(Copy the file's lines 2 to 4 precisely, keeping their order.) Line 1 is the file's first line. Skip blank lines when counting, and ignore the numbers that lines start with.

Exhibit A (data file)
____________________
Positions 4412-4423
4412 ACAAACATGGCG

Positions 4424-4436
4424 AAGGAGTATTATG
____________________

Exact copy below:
4412 ACAAACATGGCG

Positions 4424-4436
4424 AAGGAGTATTATG